"... Graph partitioning is an old problem that is finding renewed interest in the era of big, complex datasets and parallel computing frameworks that can benefit from a proper partitiong of big graph data across multiple nodes in a cluster. In this paper we look into a specific instance of the problem t ..."
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Graph partitioning is an old problem that is finding renewed interest in the era of big, complex datasets and parallel computing frameworks that can benefit from a proper partitiong of big graph data across multiple nodes in a cluster. In this paper we look into a specific instance of the problem termed online graph partitioning that addresses the need to partition large graphs that do not fit in main memory. A neglected aspect of modern graph datasets is that real graphs have labels! Node labels may, for instance, correspond to categorical attributes (such as country, profession, participating groups, etc.) of the entities depicted by the vertices of the graph. Edge labels may represent different relationship types (e.g. “friendof”, “likes”, etc.). In this work we first revisit the formulation of the graph partitioning problem for graphs with labels on both nodes and edges. We introduce “relationcut”, as a new metric that extends the traditional “edgecut ” metric used in graph partitioning in order to take into account the existence of different edgetypes. Then, we combine this metric with a novel “labelcut ” metric that takes into consideration the displacement of related nodes with similar labels across partitions. In our experiments we adapt two recent online partitioning algorithms for the new proposed metric and provide a thorough evaluation on a variety of real and synthetic graphs. Our experiments demonstrate that the proposed technique balances the generated cuts on both relations and labels on the resulting partitions. 1.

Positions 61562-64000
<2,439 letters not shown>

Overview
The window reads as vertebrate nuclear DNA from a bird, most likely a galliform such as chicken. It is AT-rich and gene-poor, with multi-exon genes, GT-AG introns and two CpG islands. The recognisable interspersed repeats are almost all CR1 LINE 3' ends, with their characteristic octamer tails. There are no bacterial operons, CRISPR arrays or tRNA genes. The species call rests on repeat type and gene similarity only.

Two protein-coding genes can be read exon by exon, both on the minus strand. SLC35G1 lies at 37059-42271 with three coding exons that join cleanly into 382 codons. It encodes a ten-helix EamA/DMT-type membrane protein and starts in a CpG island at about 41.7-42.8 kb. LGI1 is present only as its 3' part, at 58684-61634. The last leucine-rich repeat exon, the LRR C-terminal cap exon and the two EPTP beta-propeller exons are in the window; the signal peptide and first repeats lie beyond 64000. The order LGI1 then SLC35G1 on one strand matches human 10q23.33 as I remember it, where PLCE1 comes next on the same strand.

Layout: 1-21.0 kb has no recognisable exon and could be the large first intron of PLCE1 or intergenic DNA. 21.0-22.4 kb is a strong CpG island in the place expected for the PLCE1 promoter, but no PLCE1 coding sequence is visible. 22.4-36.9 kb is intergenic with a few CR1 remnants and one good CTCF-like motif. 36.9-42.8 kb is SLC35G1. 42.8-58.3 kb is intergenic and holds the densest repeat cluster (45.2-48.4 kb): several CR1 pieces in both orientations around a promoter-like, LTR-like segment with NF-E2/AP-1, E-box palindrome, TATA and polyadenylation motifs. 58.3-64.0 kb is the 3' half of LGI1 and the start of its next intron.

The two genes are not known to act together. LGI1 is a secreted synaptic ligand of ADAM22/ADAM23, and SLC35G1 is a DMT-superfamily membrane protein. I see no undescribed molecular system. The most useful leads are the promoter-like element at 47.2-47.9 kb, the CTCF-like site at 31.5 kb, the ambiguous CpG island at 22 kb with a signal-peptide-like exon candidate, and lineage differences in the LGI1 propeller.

Streaming Graph Partitioning in the Planted Partition Model
"... The sheer increase in the size of graph data has created a lot of interest into developing efficient distributed graph processing frameworks. Popular existing frameworks such as GraphLab and Pregel rely on balanced graph partitioning in order to minimize communication and achieve work balance. In t ..."
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The sheer increase in the size of graph data has created a lot of interest into developing efficient distributed graph processing frameworks. Popular existing frameworks such as GraphLab and Pregel rely on balanced graph partitioning in order to minimize communication and achieve work balance. In this work we contribute to the recent research line of streaming graph partitioning [30, 31, 34] which computes an approximately balanced kpartitioning of the vertex set of a graph using a single pass over the graph stream using degreebased criteria. This graph partitioning framework is well tailored to processing largescale and dynamic graphs. In this work we introduce the use of higher length walks for streaming graph partitioning and show that their use incurs a minor computational cost which can significantly improve the quality of the graph partition. We perform an average case analysis of our algorithm using the planted partition model [7, 25]. We complement the recent results of Stanton [30] by showing that our proposed method recovers the true partition with high probability even when the gap of the model tends to zero as the size of the graph grows. Furthermore, among the wide number of choices for the length of the walks we show that the proposed length is optimal. Finally, we perform simulations which indicate that our asymptotic results hold even for small graph sizes.